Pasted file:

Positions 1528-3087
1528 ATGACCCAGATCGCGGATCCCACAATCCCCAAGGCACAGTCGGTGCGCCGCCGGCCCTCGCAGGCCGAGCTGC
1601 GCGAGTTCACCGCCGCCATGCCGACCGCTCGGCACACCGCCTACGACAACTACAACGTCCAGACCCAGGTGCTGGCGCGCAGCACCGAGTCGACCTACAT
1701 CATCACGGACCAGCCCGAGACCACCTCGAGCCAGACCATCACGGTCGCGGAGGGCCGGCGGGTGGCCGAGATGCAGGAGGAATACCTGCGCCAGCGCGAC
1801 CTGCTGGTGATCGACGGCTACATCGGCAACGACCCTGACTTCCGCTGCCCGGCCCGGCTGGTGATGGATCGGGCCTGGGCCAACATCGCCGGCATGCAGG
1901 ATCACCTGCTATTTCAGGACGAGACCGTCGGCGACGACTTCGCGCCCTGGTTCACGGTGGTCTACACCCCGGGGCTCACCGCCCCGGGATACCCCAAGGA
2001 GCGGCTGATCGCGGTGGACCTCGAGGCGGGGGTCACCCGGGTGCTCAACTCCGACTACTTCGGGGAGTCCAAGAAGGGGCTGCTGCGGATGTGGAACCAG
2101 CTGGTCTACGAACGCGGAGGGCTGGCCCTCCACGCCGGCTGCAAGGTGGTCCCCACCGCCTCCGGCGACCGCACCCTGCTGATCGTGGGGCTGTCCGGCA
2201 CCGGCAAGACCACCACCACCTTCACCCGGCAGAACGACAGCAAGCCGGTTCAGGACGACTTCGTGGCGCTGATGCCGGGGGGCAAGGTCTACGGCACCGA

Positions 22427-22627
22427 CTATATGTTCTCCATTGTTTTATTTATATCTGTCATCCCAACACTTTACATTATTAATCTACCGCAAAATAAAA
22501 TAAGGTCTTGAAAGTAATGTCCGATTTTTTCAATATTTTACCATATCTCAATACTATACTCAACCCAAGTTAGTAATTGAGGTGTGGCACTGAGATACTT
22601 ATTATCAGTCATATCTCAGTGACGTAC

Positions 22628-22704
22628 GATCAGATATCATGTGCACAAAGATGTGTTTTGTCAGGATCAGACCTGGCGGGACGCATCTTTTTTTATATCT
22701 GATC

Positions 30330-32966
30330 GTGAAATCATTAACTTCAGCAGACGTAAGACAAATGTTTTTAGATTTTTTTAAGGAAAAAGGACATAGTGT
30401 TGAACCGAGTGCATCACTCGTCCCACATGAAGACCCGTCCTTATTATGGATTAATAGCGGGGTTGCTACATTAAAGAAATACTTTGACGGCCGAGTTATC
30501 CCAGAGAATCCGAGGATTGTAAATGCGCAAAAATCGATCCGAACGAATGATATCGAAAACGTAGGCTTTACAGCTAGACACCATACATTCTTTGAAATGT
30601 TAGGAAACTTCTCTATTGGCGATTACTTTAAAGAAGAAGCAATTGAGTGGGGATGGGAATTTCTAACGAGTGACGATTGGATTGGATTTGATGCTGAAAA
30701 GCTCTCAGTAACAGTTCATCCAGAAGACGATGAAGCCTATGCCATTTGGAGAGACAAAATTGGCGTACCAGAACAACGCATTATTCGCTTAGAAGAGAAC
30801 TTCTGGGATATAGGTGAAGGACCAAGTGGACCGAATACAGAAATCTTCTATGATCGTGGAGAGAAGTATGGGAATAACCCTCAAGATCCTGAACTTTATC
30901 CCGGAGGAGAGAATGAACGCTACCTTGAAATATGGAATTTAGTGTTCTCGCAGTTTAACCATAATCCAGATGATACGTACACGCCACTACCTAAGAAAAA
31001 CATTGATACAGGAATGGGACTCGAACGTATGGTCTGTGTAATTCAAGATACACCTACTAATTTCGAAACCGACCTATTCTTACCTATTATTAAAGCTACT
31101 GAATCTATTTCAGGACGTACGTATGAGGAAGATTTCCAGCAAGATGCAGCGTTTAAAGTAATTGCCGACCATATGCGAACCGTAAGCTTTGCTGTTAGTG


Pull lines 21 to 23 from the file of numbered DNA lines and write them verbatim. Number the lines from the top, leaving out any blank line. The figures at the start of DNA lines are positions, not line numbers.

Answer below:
30601 TAGGAAACTTCTCTATTGGCGATTACTTTAAAGAAGAAGCAATTGAGTGGGGATGGGAATTTCTAACGAGTGACGATTGGATTGGATTTGATGCTGAAAA
30701 GCTCTCAGTAACAGTTCATCCAGAAGACGATGAAGCCTATGCCATTTGGAGAGACAAAATTGGCGTACCAGAACAACGCATTATTCGCTTAGAAGAGAAC
30801 TTCTGGGATATAGGTGAAGGACCAAGTGGACCGAATACAGAAATCTTCTATGATCGTGGAGAGAAGTATGGGAATAACCCTCAAGATCCTGAACTTTATC